Powerseed is a small egg-shape gadget designed to slow down eaters. The $49.95 Powerseed looks like a small black version of a Silly Putty container. Battery operated, it blinks a green light every 30 seconds to signal that it’s time to take a bite.


Every five minutes it sends a different signal, a steady light for three seconds.



The purpose of the longer light, according to William J. Curry, the Powerseed’s inventor, is to make eaters aware – at regular intervals – of what they are eating and whether they are still hungry.



“It started with my own disordered eating patterns,” said Mr. Curry, who got the idea for the Powerseed after a trip to Italy a few years ago. “I ate very rapidly and I was 20 pounds overweight.”



“In Venice I wanted to take my wife to a nice place on the last night,” he said in a phone interview. “As we sat down, I noticed a handsome man who ate so slowly and who enjoyed his food so much. I was fascinated with this very urbane guy who could eat in a very nice way. But by the time I looked down at my own entree, I had eaten it all.”



I said: “No one in my family would have noticed the urbane guy. We aren’t the type of people who look up from our plates.”



Mr. Curry sent me a Powerseed to test and reminded me that the gadget should be used in conjunction with the 112-page “Powerseed Guide to Mindful Eating.”



The philosophy is the opposite of a restrictive diet, Mr. Curry said. “Radical changes in a person’s diet are not sustainable, and this is not about perfectionism or about being compulsive,” he said. “It should make you enjoy your food more, not less.”



With that in mind, I introduced the Powerseed as unobtrusively as possible. The night it arrived in the mail, I optimistically cooked a slightly smaller amount of food than usual. The menu included grilled flank steak, steamed broccolini with lemon, and buttered pasta, a concession to my 7-year-old daughter, who refuses to eat colored food other than raspberries.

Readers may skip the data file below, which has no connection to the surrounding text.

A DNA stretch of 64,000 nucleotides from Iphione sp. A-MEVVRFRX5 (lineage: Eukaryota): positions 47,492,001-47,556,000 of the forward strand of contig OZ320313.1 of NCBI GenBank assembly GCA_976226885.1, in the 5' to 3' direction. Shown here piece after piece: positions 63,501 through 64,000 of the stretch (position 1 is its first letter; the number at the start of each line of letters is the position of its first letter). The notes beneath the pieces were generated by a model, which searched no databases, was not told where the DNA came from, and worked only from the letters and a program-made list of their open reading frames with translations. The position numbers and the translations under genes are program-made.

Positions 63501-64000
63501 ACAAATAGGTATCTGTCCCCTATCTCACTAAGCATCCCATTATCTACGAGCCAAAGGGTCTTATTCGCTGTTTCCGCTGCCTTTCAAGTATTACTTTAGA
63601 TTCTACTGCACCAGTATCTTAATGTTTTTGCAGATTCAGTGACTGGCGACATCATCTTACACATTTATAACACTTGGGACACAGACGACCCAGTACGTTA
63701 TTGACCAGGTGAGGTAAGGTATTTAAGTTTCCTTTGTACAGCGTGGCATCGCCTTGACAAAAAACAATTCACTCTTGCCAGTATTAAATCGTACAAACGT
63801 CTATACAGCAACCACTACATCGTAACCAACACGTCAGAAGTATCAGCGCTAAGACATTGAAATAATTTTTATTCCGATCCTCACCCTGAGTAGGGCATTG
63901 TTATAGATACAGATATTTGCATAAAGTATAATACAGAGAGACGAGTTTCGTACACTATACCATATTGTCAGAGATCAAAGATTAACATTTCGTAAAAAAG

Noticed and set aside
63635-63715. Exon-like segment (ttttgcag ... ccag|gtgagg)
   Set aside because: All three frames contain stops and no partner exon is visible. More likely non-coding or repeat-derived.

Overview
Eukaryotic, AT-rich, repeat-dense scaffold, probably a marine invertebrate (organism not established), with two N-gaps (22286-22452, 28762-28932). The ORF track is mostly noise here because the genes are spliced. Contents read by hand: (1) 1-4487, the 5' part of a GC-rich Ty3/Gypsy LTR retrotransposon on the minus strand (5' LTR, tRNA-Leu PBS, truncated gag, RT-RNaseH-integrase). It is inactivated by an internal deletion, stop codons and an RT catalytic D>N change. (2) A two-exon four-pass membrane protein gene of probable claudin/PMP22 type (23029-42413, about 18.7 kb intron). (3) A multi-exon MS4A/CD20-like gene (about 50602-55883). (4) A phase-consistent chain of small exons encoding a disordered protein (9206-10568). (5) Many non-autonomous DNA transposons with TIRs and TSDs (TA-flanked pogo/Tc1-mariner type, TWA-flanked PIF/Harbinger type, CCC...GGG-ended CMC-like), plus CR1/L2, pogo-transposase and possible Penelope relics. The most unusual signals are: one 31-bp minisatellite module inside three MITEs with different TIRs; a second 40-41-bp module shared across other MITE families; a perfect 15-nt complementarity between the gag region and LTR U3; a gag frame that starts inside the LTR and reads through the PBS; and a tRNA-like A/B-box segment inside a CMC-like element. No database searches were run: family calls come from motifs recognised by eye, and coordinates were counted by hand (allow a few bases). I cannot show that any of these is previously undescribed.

I discreetly set the Powerseed in front of my own plate.



“Dinner!” I called. My three daughters and husband stampeded in, threw themselves into chairs, faced plates and started to eat.



I looked at the Powerseed, waiting for my signal.



The seconds ticked by slowly.



My husband ate one, two, three bites of flank steak.



I waited.



My 7-year-old deftly pushed all food but the pasta to the edge of her plate, ate her noodles and asked for more.



Was the Powerseed broken?



By this time, I was staring at it so intently that I barely noticed my two older daughters helping themselves to more vegetables.



Finally, after several millenniums, after an era that lasted longer than the dinosaurs’ time on Earth, the Powerseed flashed.



Gratefully I cut broccolini, put it into my mouth, chewed, enjoyed the taste, chewed more, swallowed, enjoyed the swallowing and then realized with despair that I still had 27 seconds to wait for my next bite.



“Mom, why is that black salt shaker blinking at you?” my oldest daughter asked.



“It only lets you take a bite every 30 seconds,” I said. “Try it.”



“No thanks, you look cranky,” my middle daughter said.



“Try a bigger bite so it lasts longer,” my husband advised, shoving four strips of steak into his mouth at once to demonstrate.



“I’m full,” my 7-year-old said. “Can I go ride my bike?”



Platters were empty. Napkins were ravished. I was hungry.



The next day I sought advice.



“Why won’t my family eat slowly?” I asked Marion Nestle, a professor of nutrition at New York University.



“Why should they?” she said. “I happen to be a fast eater myself. Much faster than other people. When I’m hungry, I want to eat.”



“Don’t you worry that you’ll overeat before your stomach tells your mind you’re full?”



“There is a theory that if you eat fast, the food goes in and doesn’t have time to be absorbed or to raise blood sugar to turn off the signals that make you hungry, and that by the time those signals have operated, you’ve taken in far more calories than you need,” Dr. Nestle said. “But I’ve never seen compelling evidence that it’s true. Certainly if you drink a big glass of water, you know it. You get a feeling of fullness right away.”

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